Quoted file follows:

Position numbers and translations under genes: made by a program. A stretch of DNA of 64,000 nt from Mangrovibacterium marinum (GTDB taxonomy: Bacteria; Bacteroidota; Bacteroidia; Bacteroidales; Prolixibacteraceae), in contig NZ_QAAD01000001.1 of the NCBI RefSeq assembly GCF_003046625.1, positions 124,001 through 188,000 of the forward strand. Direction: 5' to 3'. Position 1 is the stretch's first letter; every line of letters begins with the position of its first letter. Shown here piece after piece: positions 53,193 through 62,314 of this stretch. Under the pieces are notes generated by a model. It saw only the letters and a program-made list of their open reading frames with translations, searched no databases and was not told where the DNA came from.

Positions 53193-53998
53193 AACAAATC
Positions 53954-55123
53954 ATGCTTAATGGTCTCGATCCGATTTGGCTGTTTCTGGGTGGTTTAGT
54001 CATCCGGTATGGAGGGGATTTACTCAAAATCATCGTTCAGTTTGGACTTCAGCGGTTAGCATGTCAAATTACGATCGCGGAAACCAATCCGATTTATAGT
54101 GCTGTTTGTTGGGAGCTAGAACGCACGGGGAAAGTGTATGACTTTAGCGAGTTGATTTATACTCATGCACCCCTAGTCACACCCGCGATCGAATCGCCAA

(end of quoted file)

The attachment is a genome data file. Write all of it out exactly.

Position numbers and translations under genes: made by a program. A stretch of DNA of 64,000 nt from Mangrovibacterium marinum (GTDB taxonomy: Bacteria; Bacteroidota; Bacteroidia; Bacteroidales; Prolixibacteraceae), in contig NZ_QAAD01000001.1 of the NCBI RefSeq assembly GCF_003046625.1, positions 124,001 through 188,000 of the forward strand. Direction: 5' to 3'. Position 1 is the stretch's first letter; every line of letters begins with the position of its first letter. Shown here piece after piece: positions 53,193 through 62,314 of this stretch. Under the pieces are notes generated by a model. It saw only the letters and a program-made list of their open reading frames with translations, searched no databases and was not told where the DNA came from.

Positions 53193-53998
53193 AACAAATC
Positions 53954-55123
53954 ATGCTTAATGGTCTCGATCCGATTTGGCTGTTTCTGGGTGGTTTAGT
54001 CATCCGGTATGGAGGGGATTTACTCAAAATCATCGTTCAGTTTGGACTTCAGCGGTTAGCATGTCAAATTACGATCGCGGAAACCAATCCGATTTATAGT
54101 GCTGTTTGTTGGGAGCTAGAACGCACGGGGAAAGTGTATGACTTTAGCGAGTTGATTTATACTCATGCACCCCTAGTCACACCCGCGATCGAATCGCCAA